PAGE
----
There are three points to cover here.
Firstly, that this is our first chance to try the entry-level, two-seat 2+0 Evora.
Secondly, that since we last tried the Evora, Lotus has made a few running changes to the gearbox linkage - a weak point of the early launch cars tested last year.
And thirdly, that this is an opportunity to try the Evora cabin in its basic form, without the optional £2550 Premium Pack and the extended leather trim that it brings.
What’s it like?
Let's deal with the 2+0 first. It is, in essence, exactly the same as the 2+2 except that the rear seats are replaced with a conveniently shaped storage shelf big enough for a few bags. Meaning you get the same splendidly good sports car for £1455 less.
Ditching the seats does save a little weight, but only around 10kg, so the effect is pretty marginal. And if I’m honest, that is all you really need to know about the 2+0, as there are no changes to the engine or suspension.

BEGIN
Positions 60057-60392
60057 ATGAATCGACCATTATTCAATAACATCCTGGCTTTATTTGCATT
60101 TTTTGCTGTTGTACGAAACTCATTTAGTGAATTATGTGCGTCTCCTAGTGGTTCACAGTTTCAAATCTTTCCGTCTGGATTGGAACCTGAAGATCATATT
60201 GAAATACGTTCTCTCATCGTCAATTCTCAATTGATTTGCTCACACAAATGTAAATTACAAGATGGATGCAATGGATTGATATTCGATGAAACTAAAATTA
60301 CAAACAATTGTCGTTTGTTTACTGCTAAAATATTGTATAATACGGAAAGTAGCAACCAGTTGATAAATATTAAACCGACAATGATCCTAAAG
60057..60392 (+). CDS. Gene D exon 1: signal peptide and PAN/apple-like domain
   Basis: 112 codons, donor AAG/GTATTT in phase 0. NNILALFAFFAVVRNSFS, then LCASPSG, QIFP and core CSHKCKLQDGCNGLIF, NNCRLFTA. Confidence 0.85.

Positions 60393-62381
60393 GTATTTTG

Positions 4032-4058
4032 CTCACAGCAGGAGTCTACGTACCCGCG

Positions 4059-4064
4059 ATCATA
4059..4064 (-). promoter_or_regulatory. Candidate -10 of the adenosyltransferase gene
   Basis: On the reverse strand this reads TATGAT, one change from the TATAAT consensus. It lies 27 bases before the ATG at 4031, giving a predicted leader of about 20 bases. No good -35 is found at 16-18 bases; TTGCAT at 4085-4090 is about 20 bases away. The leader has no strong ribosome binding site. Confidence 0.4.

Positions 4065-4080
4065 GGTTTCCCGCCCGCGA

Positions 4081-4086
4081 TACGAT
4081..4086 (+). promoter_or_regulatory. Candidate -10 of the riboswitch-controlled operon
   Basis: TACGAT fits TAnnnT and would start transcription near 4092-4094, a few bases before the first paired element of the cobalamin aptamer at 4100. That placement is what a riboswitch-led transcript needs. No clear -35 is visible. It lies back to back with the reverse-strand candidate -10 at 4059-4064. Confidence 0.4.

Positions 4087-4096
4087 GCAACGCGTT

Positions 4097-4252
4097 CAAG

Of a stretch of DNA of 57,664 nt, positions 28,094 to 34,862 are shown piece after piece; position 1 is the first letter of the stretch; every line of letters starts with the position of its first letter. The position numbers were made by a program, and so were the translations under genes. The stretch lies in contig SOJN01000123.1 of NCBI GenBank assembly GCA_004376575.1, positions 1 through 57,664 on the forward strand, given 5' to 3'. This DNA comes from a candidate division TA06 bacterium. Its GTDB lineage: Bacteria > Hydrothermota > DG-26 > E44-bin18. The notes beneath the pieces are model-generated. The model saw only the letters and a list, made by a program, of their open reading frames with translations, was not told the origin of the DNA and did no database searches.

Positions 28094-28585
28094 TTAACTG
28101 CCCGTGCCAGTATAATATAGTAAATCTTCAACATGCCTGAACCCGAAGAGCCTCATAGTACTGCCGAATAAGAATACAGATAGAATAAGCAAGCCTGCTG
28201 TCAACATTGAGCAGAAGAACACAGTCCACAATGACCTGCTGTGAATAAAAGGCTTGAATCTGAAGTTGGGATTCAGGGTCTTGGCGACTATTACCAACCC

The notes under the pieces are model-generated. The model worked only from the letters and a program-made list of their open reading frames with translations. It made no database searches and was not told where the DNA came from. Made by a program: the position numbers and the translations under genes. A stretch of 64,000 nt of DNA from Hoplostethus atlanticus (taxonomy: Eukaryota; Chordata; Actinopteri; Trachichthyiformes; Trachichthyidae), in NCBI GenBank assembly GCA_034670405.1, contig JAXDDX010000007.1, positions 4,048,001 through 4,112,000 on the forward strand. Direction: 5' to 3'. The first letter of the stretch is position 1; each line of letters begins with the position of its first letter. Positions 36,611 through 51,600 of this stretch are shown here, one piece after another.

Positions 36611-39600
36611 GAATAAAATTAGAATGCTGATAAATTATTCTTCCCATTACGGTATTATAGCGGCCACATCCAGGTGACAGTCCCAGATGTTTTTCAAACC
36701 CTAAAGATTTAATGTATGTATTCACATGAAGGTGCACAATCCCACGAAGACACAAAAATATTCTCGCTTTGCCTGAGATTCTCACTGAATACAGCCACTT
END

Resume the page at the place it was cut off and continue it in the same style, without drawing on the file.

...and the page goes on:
The more interesting point here are the changes Lotus have made to the gearbox. These amount to increasing the stiffness of the linkage to make the shift more positive, while also reducing the inertia of the clutch by around 20 per cent to improve the shift speed at higher revs. The result, I’m sad to report, is a bit of a mixed bag.